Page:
Torque multiplier

 
 Torque multipliers are used on large equipment such as farm machinery or lorries 

As the name suggests, a torque multiplier multiplies the torque (turning force) a user exerts on it before applying the increased torque to the socket. A torque multiplier will have a stated ratio, e.g. 3:1, meaning the torque multiplier will deliver three times as much torque as the user inputs, via an internal system of gears. 

 

Torque multipliers are available in two sorts: one looks like a ratchet or torque wrench and is used in place of a torque wrench, whilst the other is designed to attach to a torque wrench.

 
     
 Attaching a socket to a torque multiplier 

The torque multiplier has a square drive for attaching to the socket. A torque wrench is then connected to the drive square of the torque multiplier if it does not already have an inbuilt ratchet handle.

 
     
 Attaching a torque wrench to a torque multiplier 

The torque setting on the torque multiplier or torque wrench is then set. If the torque multiplier has a ratio of 3:1, then you would set the torque on the torque wrench to ⅓ of what you want to tighten the fastener to.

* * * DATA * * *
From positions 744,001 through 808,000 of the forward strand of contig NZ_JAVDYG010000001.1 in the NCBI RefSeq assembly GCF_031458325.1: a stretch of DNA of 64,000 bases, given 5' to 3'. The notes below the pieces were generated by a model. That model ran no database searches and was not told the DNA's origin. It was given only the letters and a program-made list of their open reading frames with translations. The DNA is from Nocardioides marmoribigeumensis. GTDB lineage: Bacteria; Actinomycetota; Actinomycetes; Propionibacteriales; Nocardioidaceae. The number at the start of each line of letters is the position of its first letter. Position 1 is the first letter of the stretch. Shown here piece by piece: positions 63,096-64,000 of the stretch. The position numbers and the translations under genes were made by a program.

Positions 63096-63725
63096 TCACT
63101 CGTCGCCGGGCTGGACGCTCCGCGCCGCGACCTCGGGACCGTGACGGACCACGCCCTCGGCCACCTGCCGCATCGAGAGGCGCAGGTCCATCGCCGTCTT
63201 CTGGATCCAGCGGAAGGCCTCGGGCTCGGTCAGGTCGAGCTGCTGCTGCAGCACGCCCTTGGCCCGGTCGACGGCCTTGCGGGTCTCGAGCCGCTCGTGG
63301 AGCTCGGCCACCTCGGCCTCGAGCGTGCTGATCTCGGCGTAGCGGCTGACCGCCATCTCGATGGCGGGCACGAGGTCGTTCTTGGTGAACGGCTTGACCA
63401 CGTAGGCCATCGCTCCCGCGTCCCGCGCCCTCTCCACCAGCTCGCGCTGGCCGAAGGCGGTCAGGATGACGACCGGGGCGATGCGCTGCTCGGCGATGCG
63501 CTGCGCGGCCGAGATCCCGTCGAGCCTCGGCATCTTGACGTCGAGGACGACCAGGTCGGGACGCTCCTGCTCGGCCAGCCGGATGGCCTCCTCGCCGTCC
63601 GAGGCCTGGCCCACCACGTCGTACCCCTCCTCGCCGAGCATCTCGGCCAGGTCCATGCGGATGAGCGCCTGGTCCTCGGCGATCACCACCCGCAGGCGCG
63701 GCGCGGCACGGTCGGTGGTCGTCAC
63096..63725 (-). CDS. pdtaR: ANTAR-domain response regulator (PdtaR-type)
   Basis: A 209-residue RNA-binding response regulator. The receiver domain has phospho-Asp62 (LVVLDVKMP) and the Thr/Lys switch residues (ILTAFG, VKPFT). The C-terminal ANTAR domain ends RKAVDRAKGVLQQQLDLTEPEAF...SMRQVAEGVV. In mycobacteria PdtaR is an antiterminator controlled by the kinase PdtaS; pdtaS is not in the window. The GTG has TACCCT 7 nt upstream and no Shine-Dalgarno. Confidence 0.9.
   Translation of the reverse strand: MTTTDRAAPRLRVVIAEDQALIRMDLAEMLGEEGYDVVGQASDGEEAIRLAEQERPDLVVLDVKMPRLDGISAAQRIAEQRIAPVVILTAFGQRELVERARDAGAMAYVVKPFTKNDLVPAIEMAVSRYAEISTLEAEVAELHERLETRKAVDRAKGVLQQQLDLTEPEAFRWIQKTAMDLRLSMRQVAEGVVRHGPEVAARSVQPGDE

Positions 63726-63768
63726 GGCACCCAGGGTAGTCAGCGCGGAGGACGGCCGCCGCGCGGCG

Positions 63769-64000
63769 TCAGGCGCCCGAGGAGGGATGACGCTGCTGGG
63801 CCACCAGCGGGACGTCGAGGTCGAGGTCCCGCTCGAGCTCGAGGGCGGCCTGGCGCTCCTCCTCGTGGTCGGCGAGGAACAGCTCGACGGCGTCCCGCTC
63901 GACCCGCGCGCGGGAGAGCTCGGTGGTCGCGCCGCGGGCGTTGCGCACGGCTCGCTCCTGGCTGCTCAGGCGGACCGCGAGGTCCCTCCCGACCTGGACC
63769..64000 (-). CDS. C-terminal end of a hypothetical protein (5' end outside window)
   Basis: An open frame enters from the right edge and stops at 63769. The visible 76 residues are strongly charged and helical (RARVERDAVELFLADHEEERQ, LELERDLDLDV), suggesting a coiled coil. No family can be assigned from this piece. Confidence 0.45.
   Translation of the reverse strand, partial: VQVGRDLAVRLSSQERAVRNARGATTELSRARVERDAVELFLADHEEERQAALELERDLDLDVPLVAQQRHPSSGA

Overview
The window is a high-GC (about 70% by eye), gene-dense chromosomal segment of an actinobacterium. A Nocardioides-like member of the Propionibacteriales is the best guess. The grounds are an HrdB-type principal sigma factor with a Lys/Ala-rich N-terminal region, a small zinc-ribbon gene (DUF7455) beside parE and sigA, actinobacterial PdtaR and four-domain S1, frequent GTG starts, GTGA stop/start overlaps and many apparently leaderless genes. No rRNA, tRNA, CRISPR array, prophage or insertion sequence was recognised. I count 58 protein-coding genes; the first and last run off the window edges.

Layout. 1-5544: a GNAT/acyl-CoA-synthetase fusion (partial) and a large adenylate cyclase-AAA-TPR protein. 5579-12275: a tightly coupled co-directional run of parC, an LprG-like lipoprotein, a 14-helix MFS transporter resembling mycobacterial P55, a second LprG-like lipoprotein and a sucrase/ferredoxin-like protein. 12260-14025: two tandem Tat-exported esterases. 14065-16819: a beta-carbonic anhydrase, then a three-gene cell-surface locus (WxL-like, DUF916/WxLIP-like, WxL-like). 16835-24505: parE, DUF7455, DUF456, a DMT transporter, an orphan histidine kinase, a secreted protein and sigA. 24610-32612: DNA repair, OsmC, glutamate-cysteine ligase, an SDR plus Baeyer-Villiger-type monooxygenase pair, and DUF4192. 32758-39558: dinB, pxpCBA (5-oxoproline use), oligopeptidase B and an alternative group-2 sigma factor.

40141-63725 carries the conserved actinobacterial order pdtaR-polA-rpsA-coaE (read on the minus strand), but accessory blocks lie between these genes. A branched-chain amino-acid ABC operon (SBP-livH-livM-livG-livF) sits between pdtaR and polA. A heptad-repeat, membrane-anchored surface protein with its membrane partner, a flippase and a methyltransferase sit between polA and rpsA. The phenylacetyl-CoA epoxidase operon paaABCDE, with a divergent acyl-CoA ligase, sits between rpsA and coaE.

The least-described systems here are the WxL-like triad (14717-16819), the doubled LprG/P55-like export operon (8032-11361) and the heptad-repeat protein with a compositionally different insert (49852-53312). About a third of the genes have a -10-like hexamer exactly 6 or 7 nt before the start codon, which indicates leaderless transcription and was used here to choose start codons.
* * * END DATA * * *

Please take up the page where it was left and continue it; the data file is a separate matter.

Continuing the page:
Using a toque multiplier 

The socket is then placed on the fastener and turned with the torque wrench as you would normally do. The internal gearing system of the torque multiplier then multiplies the torque from the user before applying it to the socket and fastener.

 
     
  

Torque multipliers are frequently used on farm equipment to tighten and remove large nuts and bolts.

 
     
   

Protective anti-mar socket covers

 
 Protective anti mar socket covers protect the surface of a workpiece from scratches. 

Protective anti-mar socket covers look very similar to insulated sockets, however these do not offer protection against electrical shock; instead, they protect a workpiece that has a polished, chrome or delicate surface from being scratched by the socket as it tightens fasteners.

 

They are made of plastic and fit over the outside of the socket allowing the socket to spin within them.

 
     
 Protective anti mar socket covers protect the surface of a workpiece from scratches. 

As the plastic cover extends slightly beyond the end of the socket, it makes contact with the workpiece instead of the socket. The plastic cover stays stationary while the socket spins within it turning the fastener. Because the spinning socket does not make contact with the workpiece it avoids scratching the workpiece surface. 

 

They are available in drive sizes ¼" - ½" to fit sockets from 10-18mm and extension bars from 50-300mm (2"-12") in length.